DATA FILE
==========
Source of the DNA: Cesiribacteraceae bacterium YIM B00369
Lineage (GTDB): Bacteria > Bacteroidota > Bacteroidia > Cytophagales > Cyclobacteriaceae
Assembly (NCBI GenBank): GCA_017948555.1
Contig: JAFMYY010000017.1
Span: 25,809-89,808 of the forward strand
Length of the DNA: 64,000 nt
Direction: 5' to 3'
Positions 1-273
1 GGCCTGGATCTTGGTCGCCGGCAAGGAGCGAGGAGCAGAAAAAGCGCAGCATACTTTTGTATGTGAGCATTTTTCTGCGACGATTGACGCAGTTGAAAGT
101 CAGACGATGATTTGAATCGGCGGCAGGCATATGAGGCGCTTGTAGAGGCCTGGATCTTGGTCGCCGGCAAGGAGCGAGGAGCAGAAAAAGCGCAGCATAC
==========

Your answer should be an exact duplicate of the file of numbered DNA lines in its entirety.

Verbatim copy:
Source of the DNA: Cesiribacteraceae bacterium YIM B00369
Lineage (GTDB): Bacteria > Bacteroidota > Bacteroidia > Cytophagales > Cyclobacteriaceae
Assembly (NCBI GenBank): GCA_017948555.1
Contig: JAFMYY010000017.1
Span: 25,809-89,808 of the forward strand
Length of the DNA: 64,000 nt
Direction: 5' to 3'
Positions 1-273
1 GGCCTGGATCTTGGTCGCCGGCAAGGAGCGAGGAGCAGAAAAAGCGCAGCATACTTTTGTATGTGAGCATTTTTCTGCGACGATTGACGCAGTTGAAAGT
101 CAGACGATGATTTGAATCGGCGGCAGGCATATGAGGCGCTTGTAGAGGCCTGGATCTTGGTCGCCGGCAAGGAGCGAGGAGCAGAAAAAGCGCAGCATAC